11 A

The best method will be an insulin intravenous infusion, with the dose of insulin adjusted hourly in order to keep the plasma glucose between 5 and 10mmol/L. If this is not possible, a subcutaneous sliding scale insulin regimen can be used.

An insulin intravenous infusion regimen and a subcutaneous insulin sliding scale regimen are both used for control of plasma glucose in an acute setting.

An insulin intravenous infusion regimen is absolutely required when controlling blood sugar in a patient who is unable to take orally (example: during surgery or because of vomiting). An insulin sliding scale regimen where multiple doses of short acting insulin is given subcutaneously with frequent glucose monitoring is used for control of blood sugar in acute medical conditions where the patient is able to take orally.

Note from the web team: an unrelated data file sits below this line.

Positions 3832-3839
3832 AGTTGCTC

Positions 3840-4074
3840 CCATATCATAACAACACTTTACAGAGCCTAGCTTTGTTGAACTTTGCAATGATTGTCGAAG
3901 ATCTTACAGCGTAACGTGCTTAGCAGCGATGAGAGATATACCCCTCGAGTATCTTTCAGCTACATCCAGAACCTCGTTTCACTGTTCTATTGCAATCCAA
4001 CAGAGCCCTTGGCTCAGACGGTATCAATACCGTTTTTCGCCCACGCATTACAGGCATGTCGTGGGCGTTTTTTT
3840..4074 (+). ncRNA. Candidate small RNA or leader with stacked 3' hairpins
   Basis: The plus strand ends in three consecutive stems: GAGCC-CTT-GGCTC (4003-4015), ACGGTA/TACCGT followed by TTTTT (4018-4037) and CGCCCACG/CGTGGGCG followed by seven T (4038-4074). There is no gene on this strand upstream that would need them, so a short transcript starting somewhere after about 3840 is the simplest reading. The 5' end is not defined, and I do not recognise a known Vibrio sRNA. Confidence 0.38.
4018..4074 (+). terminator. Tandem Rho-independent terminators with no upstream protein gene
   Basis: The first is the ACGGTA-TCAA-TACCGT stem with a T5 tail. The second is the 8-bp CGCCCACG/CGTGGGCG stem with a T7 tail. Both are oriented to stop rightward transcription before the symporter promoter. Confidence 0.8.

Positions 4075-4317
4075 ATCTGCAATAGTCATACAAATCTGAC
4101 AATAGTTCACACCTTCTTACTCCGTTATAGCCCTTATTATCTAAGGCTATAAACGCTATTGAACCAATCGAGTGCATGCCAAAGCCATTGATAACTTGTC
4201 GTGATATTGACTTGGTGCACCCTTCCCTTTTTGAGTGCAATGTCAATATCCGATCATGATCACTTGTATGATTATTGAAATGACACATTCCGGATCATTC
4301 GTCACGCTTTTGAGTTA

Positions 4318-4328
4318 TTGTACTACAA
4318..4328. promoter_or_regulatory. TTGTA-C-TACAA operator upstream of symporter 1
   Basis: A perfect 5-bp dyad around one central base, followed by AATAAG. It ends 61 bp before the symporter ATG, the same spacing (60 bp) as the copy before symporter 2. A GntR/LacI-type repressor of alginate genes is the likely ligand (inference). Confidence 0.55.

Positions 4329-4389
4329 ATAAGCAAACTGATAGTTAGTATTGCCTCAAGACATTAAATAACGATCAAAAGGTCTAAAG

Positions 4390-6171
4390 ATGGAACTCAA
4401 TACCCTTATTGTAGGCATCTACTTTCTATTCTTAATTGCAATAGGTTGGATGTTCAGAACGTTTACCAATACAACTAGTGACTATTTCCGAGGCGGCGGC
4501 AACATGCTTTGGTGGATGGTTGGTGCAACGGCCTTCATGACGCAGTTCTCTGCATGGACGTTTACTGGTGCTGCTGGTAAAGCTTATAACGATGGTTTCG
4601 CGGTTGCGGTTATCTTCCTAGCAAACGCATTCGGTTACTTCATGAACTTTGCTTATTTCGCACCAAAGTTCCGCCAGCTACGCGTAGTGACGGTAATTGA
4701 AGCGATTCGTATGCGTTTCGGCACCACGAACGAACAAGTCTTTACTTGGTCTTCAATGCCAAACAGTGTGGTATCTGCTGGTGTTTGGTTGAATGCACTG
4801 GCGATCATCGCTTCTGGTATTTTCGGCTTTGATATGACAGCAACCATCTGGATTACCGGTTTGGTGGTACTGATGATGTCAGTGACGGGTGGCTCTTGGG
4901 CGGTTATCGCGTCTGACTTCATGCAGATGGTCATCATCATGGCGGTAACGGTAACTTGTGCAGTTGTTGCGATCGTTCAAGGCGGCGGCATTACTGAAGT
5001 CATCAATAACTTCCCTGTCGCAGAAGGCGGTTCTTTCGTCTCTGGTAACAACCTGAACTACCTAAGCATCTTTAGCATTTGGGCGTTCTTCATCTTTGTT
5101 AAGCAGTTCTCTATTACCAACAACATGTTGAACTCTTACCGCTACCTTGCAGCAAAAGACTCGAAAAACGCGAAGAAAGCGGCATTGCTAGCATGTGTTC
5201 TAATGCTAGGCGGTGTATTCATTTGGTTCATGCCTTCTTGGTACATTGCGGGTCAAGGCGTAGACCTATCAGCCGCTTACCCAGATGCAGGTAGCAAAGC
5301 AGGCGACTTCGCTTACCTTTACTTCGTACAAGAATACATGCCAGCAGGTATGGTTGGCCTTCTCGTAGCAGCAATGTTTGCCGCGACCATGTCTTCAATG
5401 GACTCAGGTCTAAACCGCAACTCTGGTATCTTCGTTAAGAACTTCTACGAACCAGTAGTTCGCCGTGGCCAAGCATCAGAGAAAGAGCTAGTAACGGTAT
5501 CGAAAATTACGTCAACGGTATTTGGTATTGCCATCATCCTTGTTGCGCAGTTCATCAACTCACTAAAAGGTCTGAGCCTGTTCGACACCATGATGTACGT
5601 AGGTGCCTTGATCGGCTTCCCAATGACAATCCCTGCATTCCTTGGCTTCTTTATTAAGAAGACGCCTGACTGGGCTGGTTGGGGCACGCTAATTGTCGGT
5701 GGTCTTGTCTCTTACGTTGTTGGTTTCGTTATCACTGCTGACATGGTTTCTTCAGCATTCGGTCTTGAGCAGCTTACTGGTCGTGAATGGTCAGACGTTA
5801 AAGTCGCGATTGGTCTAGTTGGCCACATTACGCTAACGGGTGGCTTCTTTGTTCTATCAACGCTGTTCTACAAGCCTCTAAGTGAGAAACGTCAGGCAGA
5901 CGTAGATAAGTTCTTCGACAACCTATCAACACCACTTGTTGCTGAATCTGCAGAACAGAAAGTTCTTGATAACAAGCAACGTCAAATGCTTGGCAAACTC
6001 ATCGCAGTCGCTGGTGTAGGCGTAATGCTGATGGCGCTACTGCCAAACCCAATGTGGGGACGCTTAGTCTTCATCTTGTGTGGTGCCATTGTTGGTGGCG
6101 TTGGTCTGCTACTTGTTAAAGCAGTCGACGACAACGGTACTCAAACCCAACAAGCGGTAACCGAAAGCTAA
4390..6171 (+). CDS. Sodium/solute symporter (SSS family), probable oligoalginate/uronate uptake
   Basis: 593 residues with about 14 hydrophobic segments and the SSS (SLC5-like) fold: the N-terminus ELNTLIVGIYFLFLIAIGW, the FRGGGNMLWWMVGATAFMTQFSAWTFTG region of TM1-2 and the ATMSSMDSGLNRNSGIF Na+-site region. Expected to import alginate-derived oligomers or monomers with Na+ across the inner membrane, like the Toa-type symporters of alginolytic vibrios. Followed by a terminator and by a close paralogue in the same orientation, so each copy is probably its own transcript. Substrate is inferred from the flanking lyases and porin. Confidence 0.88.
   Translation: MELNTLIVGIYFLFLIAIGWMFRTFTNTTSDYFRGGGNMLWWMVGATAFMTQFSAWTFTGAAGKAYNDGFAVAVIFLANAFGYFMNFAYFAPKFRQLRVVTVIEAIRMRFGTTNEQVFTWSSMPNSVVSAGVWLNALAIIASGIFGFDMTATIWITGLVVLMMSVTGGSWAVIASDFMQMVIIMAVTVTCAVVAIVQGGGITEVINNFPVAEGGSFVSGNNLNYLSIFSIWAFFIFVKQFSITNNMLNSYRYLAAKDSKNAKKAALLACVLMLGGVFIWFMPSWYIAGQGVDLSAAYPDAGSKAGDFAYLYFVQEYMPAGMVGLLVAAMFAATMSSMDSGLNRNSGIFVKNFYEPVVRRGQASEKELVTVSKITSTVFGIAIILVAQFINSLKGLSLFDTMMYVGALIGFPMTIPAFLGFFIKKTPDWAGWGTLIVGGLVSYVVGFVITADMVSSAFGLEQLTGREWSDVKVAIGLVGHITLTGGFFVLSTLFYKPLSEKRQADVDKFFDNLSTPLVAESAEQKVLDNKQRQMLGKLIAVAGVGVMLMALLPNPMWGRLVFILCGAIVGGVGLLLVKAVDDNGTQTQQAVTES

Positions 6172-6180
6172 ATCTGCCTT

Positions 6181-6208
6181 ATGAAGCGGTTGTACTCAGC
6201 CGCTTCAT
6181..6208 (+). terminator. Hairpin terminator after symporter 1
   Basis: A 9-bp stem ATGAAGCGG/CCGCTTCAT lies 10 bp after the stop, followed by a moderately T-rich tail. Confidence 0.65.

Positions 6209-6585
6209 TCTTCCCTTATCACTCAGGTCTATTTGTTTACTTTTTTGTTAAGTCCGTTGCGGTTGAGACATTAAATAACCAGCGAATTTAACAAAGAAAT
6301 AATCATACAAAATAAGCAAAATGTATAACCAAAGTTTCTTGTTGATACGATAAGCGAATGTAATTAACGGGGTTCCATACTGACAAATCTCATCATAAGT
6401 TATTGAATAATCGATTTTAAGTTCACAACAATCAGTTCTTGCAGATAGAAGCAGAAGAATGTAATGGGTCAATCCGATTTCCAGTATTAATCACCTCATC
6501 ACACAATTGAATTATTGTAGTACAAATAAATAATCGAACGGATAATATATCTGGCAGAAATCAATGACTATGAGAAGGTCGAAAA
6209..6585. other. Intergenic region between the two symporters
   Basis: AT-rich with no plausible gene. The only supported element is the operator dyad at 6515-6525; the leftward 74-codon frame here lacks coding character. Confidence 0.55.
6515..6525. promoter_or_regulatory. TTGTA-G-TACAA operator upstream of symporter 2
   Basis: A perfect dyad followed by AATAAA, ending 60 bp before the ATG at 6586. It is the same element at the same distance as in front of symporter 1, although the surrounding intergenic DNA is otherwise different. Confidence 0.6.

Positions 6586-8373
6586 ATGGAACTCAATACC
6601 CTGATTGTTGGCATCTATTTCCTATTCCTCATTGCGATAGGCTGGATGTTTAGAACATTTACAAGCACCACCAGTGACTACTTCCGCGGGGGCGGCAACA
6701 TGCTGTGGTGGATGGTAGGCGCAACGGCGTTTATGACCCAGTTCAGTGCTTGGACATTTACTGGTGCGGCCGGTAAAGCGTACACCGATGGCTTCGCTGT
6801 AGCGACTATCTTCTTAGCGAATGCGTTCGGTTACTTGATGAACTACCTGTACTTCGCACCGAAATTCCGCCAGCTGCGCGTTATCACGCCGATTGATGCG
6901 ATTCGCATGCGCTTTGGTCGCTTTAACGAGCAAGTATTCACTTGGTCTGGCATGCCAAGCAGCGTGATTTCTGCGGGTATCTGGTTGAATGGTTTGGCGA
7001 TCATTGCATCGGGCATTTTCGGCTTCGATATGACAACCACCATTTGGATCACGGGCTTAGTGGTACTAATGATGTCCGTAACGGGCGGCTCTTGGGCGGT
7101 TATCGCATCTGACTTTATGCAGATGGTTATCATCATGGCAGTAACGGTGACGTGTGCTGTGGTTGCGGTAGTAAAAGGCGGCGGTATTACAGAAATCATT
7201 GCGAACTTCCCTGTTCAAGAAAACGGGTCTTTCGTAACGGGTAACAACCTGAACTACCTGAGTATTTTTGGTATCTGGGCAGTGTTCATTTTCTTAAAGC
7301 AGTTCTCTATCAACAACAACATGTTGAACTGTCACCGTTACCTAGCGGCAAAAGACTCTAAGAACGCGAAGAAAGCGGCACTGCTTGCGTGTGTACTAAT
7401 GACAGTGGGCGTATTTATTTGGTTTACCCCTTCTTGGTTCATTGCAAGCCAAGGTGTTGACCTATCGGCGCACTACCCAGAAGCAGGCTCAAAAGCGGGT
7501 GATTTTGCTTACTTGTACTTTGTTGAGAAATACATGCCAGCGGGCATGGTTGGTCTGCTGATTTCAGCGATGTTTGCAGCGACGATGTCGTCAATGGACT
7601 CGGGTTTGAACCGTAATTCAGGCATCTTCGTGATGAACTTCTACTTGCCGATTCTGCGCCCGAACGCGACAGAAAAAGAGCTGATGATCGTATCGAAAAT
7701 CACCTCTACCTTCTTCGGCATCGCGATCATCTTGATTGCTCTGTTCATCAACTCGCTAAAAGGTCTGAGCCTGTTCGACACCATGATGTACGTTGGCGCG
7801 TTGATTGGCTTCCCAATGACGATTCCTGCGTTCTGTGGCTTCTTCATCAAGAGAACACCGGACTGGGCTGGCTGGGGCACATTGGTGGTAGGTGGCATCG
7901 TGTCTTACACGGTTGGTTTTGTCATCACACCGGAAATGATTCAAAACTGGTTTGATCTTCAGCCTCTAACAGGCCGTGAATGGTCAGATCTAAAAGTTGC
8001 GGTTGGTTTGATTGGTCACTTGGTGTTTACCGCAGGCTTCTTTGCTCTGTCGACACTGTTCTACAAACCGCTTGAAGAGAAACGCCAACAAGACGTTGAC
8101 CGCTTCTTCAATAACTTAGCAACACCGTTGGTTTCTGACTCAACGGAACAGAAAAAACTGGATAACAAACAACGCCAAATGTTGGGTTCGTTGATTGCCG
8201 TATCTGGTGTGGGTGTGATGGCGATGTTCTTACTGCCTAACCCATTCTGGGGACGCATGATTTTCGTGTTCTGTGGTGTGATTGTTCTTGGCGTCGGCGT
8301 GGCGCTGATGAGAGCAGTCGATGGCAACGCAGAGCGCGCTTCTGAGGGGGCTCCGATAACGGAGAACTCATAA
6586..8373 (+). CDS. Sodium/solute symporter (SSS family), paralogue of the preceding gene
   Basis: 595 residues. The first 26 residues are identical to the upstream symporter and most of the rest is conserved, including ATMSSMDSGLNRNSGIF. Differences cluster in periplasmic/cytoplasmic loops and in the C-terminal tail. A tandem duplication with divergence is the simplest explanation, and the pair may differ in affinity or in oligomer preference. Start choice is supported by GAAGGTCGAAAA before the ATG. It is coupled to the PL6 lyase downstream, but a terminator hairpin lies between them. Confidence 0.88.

A subcutaneous sliding scale insulin regimen where insulin is given three or four times daily is often used as a substitute for an insulin infusion regimen because an insulin infusion regimen requires intensive monitoring.

In an insulin intravenous infusion regimen, plasma glucose must be monitored every hour while in a subcutaneous sliding scale regimen, it is monitored every 8 hours or every 6 hours.

Plasma glucose control will be better with an insulin intravenous infusion regimen than with a subcutaneous sliding scale regimen.

When using a sliding scale insulin regimen where insulin is given more frequently than every eight hours subcutaneously, it is important to remember that hypoglycemia can occur abruptly because of insulin pharmacokinetics that result in overlap of insulin action.



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